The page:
The entire family despaired, but the empress was the most affected. She quickly descended into a state of nervousness and paranoia that led one of her English cousins to nervously predict “Alicky [Alexandra] is absolutely mad — she’s going to cause a revolution.”
Tatiana Romanov was the closest of the siblings with her mother and, with her calm and efficient manner, would often be the one to soothe Alexandra’s panic attacks. Yet a touching letter Tatiana wrote during one of the many times the empress shut herself away and refused to see even her own family reveals the limits of her influence: “My darlin[g] Mama, I hope you won’t today be ti[r]ed and that you can get up to dinner. I am always so awfully sorry when you are ti[r]ed and can’t get up.”
Then, in 1905, the Romanovs met the man who would be both their salvation and damnation: Grigori Rasputin.
The “Mad Monk” made himself indispensable to the imperial family through his mysterious ability to stop Alexei’s bleeding by praying over the boy (a result which may, in fact, have been due to nothing more than his ability to calm both Alexandra and Alexei’s hysteria and therefore more quickly staunch the flow of blood).
Tatiana and her sisters referred to the Siberian peasant as “our friend” and appeared to adore him as much as their mother. In one letter to Rasputin, Tatiana wrote “When will you come? Without you it’s so boring!”
Outside of the imperial family, however, Rasputin was viewed with mistrust. Rumors began circulating that Rasputin had seduced not only the empress but her four daughters as well and that he was wielding the true power in the country.
War And Revolution
As the emperor and empress became ever more enamored with Rasputin and detached from their people as well as consumed by their own personal problems, much of the world was quickly heading toward World War I. Hostilities finally erupted in 1914, and on July 20 — a day Tatiana described in her diary as “absolutely wonderful” — the emotional tsar declared war on Germany to a cheering crowd in St. Petersburg.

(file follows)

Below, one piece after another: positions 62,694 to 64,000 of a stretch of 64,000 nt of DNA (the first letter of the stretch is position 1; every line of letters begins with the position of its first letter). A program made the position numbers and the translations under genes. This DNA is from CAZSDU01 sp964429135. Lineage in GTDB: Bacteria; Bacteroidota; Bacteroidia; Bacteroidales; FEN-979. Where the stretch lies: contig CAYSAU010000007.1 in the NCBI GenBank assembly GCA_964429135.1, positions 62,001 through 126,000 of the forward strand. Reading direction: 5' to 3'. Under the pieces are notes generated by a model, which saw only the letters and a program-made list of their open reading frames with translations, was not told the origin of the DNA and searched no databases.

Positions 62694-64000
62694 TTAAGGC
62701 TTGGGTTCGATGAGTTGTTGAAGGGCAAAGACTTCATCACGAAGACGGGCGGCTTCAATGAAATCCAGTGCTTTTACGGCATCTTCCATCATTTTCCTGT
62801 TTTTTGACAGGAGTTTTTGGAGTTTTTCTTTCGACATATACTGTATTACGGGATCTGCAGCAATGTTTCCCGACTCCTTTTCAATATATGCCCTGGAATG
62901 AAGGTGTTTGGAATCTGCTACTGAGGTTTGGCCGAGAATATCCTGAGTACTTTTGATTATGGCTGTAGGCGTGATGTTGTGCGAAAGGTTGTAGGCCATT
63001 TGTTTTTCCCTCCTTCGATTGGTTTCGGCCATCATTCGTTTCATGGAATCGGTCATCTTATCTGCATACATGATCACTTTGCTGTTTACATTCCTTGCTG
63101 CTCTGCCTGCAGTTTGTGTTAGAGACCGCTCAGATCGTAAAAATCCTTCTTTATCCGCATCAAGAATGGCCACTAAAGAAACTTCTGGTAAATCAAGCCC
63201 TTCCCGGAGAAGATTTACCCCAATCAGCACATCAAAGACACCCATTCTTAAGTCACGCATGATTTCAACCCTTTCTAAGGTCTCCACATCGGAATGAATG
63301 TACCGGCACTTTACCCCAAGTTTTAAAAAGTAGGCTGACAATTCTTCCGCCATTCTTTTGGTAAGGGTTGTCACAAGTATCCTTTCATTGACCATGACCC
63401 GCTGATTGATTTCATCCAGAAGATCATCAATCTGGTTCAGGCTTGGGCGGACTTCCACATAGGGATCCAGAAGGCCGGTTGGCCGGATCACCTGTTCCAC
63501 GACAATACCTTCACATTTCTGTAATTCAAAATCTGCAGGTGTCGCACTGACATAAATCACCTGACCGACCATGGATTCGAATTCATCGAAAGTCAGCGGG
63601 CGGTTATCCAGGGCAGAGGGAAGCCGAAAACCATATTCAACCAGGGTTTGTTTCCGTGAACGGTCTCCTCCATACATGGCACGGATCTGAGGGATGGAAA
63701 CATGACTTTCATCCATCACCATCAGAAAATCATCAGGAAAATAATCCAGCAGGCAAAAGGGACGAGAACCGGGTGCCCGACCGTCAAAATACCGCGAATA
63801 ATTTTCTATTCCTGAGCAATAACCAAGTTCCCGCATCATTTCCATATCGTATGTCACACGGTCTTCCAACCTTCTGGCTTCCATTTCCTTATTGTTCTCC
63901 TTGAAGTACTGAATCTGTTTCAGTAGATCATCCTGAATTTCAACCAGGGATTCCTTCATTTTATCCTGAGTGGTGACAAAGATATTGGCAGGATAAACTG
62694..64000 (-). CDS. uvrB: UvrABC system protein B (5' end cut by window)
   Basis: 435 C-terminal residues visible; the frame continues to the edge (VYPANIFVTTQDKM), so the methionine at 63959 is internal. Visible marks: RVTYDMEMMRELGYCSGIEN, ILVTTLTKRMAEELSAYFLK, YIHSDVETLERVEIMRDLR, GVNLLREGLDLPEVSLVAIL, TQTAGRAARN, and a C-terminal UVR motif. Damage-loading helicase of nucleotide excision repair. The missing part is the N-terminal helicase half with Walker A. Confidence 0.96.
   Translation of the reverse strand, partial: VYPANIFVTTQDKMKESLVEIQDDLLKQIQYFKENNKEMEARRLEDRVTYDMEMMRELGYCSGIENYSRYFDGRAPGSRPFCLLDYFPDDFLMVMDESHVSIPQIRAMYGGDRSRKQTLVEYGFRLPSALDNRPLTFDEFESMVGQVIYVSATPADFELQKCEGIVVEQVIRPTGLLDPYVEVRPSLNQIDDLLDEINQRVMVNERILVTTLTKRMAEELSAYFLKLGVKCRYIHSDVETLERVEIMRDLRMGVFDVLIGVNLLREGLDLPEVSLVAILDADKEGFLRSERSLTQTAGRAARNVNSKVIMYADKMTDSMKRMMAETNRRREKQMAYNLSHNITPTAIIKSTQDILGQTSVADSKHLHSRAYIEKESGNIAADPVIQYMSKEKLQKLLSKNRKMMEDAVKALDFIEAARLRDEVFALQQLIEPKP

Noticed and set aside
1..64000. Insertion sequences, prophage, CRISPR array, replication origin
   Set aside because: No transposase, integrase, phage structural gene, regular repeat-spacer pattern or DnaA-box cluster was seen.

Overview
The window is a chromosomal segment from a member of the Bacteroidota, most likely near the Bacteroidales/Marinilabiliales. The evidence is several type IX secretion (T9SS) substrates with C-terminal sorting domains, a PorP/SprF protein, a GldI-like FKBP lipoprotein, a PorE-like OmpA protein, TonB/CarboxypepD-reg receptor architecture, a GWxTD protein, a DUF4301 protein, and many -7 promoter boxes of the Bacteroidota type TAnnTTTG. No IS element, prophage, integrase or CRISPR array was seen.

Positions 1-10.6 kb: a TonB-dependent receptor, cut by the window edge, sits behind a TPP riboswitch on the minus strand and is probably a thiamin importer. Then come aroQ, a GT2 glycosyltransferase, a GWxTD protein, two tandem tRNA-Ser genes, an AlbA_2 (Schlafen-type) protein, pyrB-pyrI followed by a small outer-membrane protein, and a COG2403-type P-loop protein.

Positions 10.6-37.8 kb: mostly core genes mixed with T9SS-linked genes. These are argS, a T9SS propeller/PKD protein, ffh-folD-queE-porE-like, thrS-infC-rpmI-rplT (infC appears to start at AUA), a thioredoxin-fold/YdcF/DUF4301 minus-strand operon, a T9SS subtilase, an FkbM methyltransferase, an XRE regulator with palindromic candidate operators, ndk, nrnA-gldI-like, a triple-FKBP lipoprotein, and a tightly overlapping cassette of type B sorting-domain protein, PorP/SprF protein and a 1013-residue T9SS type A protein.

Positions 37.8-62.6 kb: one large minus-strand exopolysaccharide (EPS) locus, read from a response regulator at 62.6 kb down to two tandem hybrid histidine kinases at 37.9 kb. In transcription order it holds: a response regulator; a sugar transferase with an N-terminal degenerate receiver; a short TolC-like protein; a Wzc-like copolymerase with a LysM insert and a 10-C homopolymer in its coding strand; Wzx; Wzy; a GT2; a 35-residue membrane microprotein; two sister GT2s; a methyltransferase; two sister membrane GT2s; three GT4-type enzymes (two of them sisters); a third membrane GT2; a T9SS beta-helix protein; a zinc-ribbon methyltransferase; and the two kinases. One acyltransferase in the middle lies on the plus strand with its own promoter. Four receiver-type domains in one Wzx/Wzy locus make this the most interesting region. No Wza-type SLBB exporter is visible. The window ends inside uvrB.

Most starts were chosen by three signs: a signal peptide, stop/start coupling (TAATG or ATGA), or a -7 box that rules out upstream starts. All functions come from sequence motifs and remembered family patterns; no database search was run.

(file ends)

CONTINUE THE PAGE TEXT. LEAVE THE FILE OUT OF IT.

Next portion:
Alexandra, Olga, and Tatiana Romanov threw themselves into the war effort by training with the Russian Red Cross as nurses. Tatiana even set up her own surprisingly successful committee to help refugees and managed all of the paperwork herself after returning from the hospital each day.
Colleagues at the hospital recall Tatiana as being a particularly efficient (if somewhat bossy) nurse who was able to deal with the most unpleasant operations without flinching. She even struck up a romance with one of the wounded officers she tended to in the hospital, Dmitri Yakovlevich Malama. Yet the blossoming affair was soon cut short by tragedy.
Nicholas’ grip on power began to weaken as the war continued and casualties mounted without any end in sight. Things further unraveled for the imperial family with the murder of Rasputin by their own relatives in 1916. Meanwhile, Marxists advocating for the poor and angry at the bourgeoisie were calling for the end of the monarchy.
The mounting internal pressures culminated with The Russian Revolution in February of 1917, forcing Nicholas to abdicate the next month, ending centuries of Romanov rule and sending his family into exile.
The Death And Legacy Of Tatiana Romanov